THE Bank of England’s most senior policymakers were divided over Mervyn King’s support for the government’s austerity measures.
Adam Posen, an external member of the Monetary Policy Committee (MPC), yesterday said the governor’s endorsement of the coalition’s deficit reduction programme was “excessively political”.
“A number of people on the committee [thought he was being]… excessively political in the election,” he told the Treasury select committee
Posen added that a handful of other members of the MPC shared his concerns. “A number of us were concerned… more than me and one other person, but less than a majority,” he said.
In a press conference following the May inflation report – just days after the coalition seized power – King backed the government’s decision to make £6bn of cuts in fiscal 2010.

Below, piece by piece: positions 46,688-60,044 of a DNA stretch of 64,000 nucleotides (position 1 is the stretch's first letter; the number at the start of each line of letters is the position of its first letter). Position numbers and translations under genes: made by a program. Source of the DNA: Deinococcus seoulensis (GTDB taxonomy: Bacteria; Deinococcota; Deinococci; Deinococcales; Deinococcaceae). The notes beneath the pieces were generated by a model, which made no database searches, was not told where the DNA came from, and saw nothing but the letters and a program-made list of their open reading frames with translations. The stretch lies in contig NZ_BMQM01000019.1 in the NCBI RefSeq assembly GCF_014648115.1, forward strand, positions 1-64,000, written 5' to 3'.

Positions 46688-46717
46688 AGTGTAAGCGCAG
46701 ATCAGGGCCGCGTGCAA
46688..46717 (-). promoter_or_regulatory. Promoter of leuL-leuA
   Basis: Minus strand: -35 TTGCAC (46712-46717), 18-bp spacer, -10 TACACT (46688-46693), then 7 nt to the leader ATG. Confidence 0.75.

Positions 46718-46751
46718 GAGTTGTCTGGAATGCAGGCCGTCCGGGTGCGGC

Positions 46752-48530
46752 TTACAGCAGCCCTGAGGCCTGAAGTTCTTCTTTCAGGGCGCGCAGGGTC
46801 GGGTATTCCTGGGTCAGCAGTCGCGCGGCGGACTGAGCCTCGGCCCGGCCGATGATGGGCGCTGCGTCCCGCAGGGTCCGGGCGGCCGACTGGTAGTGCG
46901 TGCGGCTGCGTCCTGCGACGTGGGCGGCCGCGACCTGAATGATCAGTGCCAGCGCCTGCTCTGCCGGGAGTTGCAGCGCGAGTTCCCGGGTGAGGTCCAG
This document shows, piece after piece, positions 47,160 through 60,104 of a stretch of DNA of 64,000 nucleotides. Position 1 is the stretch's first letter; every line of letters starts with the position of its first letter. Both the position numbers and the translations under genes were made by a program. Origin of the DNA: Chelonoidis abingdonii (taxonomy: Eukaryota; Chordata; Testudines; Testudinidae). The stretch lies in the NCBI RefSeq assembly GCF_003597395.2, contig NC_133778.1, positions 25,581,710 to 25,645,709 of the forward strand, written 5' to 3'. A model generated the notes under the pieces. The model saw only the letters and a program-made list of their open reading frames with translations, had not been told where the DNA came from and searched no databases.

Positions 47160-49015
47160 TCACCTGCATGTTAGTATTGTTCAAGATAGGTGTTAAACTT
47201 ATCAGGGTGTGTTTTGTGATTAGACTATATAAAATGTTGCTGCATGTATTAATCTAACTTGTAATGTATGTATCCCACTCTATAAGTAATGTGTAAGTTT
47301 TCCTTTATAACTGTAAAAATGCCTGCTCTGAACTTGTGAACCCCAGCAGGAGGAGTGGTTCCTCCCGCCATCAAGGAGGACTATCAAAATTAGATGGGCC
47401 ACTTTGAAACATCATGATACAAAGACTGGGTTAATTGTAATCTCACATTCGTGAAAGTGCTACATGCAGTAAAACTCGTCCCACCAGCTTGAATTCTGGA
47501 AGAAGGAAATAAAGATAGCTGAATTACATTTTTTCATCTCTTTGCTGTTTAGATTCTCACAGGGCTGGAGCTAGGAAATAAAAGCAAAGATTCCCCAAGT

Posen also said he objected to the wording of one paragraph in the inflation report, although the majority of the MPC did not support him.
The thinly-veiled criticism of King represents a huge challenge to his authority.
Chuka Umunna, a Labour member of the select committee, said that King’s role was becoming overly politicised, although he blamed this on politicians rather than the governor himself.
“It is self-evident that the governor has been drawn into political matters – but it is the fault of politicians,” he said.
“Nick Clegg has cited the governor’s opinions as the reason for his volte-face on economic policy, while George Osborne is relying on him to compensate for his fiscal austerity package with monetary levers,” he added.
Umunna was referring to Clegg’s claim that he decided £6bn of in-year cuts were necessary after a telephone call with the governor – a claim roundly denied by King.